Comparative characteristics of biochar types from human faecal wastes and pine-bark and sorption of selected heavy metals from effluent and their mobility in an amended loam soil.
Koetlisi, Koetlisi Andreas.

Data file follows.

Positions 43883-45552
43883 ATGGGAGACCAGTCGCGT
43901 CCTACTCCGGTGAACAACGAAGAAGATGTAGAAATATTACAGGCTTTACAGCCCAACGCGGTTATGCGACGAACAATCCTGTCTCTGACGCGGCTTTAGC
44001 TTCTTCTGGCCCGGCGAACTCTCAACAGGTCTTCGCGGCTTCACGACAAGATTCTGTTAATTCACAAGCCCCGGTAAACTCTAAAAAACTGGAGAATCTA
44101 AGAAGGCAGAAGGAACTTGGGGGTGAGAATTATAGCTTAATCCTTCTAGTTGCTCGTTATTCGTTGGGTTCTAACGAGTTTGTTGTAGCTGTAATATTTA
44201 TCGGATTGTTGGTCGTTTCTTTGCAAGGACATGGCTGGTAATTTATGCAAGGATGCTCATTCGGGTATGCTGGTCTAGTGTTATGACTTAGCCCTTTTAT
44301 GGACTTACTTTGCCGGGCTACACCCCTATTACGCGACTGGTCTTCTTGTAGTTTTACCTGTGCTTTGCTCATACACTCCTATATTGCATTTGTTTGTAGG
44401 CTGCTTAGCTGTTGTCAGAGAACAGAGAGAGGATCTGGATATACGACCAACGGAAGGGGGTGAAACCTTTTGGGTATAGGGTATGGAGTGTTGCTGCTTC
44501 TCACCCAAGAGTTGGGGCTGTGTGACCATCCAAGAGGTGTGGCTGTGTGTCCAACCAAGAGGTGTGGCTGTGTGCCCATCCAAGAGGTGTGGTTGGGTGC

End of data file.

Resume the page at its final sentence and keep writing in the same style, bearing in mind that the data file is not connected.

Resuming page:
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Heavy metals from industrial effluents poses risks to the environment and human health. Pyrolysis of locally available organic wastes could address solid organic waste management and produce a biochar that could immobilise heavy metals in industrial effluents, at source, and in amended soils. Limited research work on characteristics and effectiveness, in addressing environmental challenges, of biochar from latrine waste, sewage sludge and pine bark which are ubiquitous organic wastes in South Africa. The aim of this study were to determine effects of pyrolysis temperature on yield, characteristics and sorption capacities of selected metals from solutions and effluents on biochar from latrine wastes, sewage sludge and pine-bark and on metal mobility in amended soil. The three materials were pyrolysed under limited oxygen at 350, 550 and 650°C. Proximate and ultimate analysis, surface area, porosity and functional groups were analysed on the biochar produced. Batch sorption studies were conducted to determine biochar sorption capacity with Cd, Zn, Cu and Cr in single metal solutions and for Zn, Cu and Cr from a multiple metal solution. A leaching column study was conducted using a loam soil amended with sewage sludge biochar at equivalent rates of 0, 50 and 100 kg ha-1 and the columns leached with industrial effluent while others were leached with distilled water, measuring pH, electrical conductivity, Zn, Cu and Cr in the leachate at each event and in three equal sections of the soil at the end of the experiment. A pot trial was conducted with spinach grown on a loam soil amended at 0, 25, 50 and 100t ha-1 of sewage sludge and latrine waste biochar pyrolysed at 350°C biochars and irrigated with 25% industrial effluent for some and tap water for others. Drymatter, tissue water content, Zn and Cu, and soil pH, EC, Zn and Cu were determined at the end of the trial. Latrine waste had higher biochar yield, ash content, surface area and pore volume, and lower fixed C and volatile matter than sewage sludge. Biochar yield, volatile matter, total C, N and H decreased with pyrolysis temperature, while ash content, surface area and porosity increased. Surface functional groups of the biochar also varied with feedstock and pyrolysis temperature. The Cd sorption capacities were higher for latrine waste biochar than from sewage sludge. Mixtures of pine bark biochar with latrine waste (1:1) or sewage sludge (1:3) biochar showed synergistic effects on Cd sorption. Sorption capacities of latrine waste, sewage sludge and pine- vi bark biochar (350°C) were, respectively, 312.5, 400 and 232.6 mg kg-1 for Zn, 102, 98.0 and 33.3 mg kg-1 for Cu, and 18.9, 13.8 and 67.1 mg kg-1 for Cr from industrial effluent. Conversely, sorption capacities biochar from latrine waste, sewage sludge and pine-bark, respectively, were 278, 227 and 357 mg Zn kg-1, 97.1, 137 and 21.3 mg Cu kg-1, and 122, 106.4 and 147.06 mg Cr kg-1 for single metal solutions. Addition of biochar did not affect shoot drymatter but affected root drymatter and tissue Zn and Cu, with higher Cu than Zn in the tissue. The additions of sewage sludge biochar to neutral, loam soil did not significantly reduce leaching of Cu and Zn from the applied effluent. Moreover, the application of biochar from both latrine waste and sewage sludge increased metal uptake by spinach in the same soil. The findings of this study imply that the characteristics of biochar from latrine waste, sewage sludge and pine bark are different and that faecal waste biochars show positive metal immobilization potential in batch equilibrium studies, but have little or negative effects when added to neutral soils even at extremely high application rates.